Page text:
“My grace is sufficient for you, for power is made perfect in weakness.” So, I will boast all the more gladly of my weaknesses, so that the power of Christ may dwell in me. –2 Corinthians 12:8-10, NRSV
Here’s the unwelcome truth. The God of immeasurable love and mercy and acceptance is most often made real to us in our weakness and in our flaws and in the displeasure with our unpleasant self. In our imperfection, says Richard Rohr, “the cross of failure becomes the catapult toward transformation.”
I’m not sure this reflection will do much to cause you or me to walk into the risk of that which is ultimately the Good News, the Gospel, but that’s what we’re offered. –David Brock, Driven Into Lent
- When has the God of immeasurable love, mercy, and acceptance been made real amid your weakness and flaws?
- What would it mean in your life to accept your imperfections? How is the “cross of failure” inviting deeper transformation within you this season?
- Prayerfully dwell with 2 Corinthians 12:8-10. What is God’s invitation to you in this text today?
It stands to reason, doesn’t it, that if the alive-and-present God who raised Jesus from the dead moves into your life, he’ll do the same thing in you that he did in Jesus, bringing you alive to himself? When God lives and breathes in you (and he does, as surely as he did in Jesus), you are delivered from that dead life. Romans 8:10-11, MSG
Lent is primarily about dislocation. It is about the inability to go on with business as usual. “The ashes of Lent,” says Ron Rolheiser, “invite us . . . to leave our regular beds and tables to sleep and sit patiently for a while in the ashes . . . so that some silent, inner, gestation process can teach us what it means that we are dust and that we are invited to turn from sin to the gospel.” –David Brock, Driven Into Lent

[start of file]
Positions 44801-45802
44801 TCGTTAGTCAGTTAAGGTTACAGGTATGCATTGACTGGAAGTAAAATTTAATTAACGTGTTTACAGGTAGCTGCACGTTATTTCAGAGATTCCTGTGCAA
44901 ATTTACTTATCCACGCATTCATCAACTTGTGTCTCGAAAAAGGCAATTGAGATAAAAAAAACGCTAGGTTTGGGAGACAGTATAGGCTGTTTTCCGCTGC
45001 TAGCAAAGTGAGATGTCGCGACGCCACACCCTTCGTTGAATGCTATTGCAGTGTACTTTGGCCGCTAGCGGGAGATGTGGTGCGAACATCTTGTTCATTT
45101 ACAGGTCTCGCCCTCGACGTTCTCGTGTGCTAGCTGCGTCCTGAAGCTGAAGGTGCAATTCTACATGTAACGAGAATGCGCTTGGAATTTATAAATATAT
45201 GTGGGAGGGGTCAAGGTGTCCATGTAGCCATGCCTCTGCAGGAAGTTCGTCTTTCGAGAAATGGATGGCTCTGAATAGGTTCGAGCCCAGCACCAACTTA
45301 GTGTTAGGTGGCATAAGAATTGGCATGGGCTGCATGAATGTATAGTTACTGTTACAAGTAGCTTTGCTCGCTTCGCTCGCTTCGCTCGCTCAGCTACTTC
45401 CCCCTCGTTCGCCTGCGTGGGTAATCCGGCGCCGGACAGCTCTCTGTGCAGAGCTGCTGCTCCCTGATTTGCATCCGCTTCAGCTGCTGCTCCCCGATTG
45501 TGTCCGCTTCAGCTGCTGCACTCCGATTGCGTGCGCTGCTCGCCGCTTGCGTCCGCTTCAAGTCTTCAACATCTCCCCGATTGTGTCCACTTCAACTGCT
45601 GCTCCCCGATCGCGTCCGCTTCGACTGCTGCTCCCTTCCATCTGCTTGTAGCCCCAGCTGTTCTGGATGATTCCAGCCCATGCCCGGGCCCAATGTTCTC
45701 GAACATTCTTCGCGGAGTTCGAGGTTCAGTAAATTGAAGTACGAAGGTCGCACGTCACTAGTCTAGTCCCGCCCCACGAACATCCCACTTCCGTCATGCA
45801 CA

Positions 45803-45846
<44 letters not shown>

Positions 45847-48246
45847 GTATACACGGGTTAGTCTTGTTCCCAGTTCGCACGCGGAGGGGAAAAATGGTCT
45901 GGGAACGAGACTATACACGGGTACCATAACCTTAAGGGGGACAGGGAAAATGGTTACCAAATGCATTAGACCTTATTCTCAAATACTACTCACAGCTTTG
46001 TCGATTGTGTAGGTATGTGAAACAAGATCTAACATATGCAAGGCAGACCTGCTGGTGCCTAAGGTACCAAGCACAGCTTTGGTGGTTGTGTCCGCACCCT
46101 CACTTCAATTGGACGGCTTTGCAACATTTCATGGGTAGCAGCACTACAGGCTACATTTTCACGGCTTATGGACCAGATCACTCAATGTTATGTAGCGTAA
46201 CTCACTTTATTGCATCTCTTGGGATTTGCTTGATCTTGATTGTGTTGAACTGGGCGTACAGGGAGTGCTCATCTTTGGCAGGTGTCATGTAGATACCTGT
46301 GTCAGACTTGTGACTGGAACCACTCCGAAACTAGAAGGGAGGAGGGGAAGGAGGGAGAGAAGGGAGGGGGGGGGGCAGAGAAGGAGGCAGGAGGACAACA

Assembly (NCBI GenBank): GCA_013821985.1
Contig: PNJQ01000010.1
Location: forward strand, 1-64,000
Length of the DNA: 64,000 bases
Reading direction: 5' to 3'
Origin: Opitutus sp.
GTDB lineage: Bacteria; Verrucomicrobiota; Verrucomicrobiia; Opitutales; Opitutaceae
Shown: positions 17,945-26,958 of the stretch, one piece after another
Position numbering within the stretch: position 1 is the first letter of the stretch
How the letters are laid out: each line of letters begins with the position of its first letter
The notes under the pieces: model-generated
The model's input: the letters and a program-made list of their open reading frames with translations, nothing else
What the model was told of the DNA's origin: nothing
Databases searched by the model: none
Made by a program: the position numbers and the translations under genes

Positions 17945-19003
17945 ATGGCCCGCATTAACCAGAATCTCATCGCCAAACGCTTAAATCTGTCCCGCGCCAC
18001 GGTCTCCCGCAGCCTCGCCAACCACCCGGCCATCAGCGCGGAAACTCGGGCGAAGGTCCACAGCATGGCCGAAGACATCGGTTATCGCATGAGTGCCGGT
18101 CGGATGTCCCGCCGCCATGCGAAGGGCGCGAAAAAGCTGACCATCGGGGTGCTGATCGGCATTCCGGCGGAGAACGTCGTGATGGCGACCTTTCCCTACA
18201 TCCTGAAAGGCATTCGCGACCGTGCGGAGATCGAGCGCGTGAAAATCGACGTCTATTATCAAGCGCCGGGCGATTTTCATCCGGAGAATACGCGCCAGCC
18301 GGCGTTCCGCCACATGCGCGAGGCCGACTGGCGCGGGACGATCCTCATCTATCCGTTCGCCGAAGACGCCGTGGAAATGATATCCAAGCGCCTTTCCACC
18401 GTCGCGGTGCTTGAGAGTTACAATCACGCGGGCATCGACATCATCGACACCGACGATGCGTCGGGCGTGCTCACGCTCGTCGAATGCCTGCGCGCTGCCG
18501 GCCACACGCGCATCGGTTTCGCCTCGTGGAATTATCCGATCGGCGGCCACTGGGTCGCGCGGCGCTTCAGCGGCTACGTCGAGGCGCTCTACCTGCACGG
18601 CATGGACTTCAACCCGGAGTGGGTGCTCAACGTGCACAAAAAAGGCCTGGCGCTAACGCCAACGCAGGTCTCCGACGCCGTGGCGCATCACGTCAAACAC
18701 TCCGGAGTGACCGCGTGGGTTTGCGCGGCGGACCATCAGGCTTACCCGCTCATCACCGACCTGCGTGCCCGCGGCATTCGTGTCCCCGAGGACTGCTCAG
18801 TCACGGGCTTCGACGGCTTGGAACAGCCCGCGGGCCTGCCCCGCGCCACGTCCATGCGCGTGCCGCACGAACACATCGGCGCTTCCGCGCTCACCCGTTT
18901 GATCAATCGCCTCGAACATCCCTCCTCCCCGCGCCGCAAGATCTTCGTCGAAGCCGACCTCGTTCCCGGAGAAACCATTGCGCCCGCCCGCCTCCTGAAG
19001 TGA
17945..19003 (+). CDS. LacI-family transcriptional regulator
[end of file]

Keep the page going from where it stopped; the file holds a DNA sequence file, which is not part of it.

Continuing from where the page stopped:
- When have you experienced transformation through dislocation on your spiritual journey?
- How is the Spirit prompting you to slow down or cease “business as usual” to be more attentive to what is growing within?
- Prayerfully dwell in Romans 8:10-11. What is God’s invitation to you in this text?
He also told this parable to some who trusted in themselves that they were righteous and regarded others with contempt: “Two men went up to the temple to pray, one a Pharisee and the other a tax collector. The Pharisee, standing by himself, was praying thus, ‘God, I thank you that I am not like other people: thieves, rogues, adulterers, or even like this tax collector. I fast twice a week; I give a tenth of all my income.’ But the tax collector, standing far off, would not even look up to heaven, but was beating his breast and saying, ‘God, be merciful to me, a sinner!’ I tell you, this man went down to his home justified rather than the other; for all who exalt themselves will be humbled, but all who humble themselves will be exalted.” –Luke 18: 9-14, NRSV
And maybe those 40 days of “giving up,” of fasting (whether from food or a news feed), or surrendering power or confidence, or confessing, “I can’t be this; I can’t do this on my own,” will alter something at my core . . . forever. Maybe that is what I dislike most about Lent. Maybe that is why I have to be driven to it, rather than politely invited. –David Brock, Driven Into Lent
- How is the Lenten challenge to give something up actually changing you at your core? Are you willing to be changed at your core?
- How do you respond to the invitation of humility and surrender that come in the Lenten wilderness? What is the deepest call of this season for your life?
- Prayerfully dwell in the parable from Luke 18:9-14. What is God’s invitation to you in this text?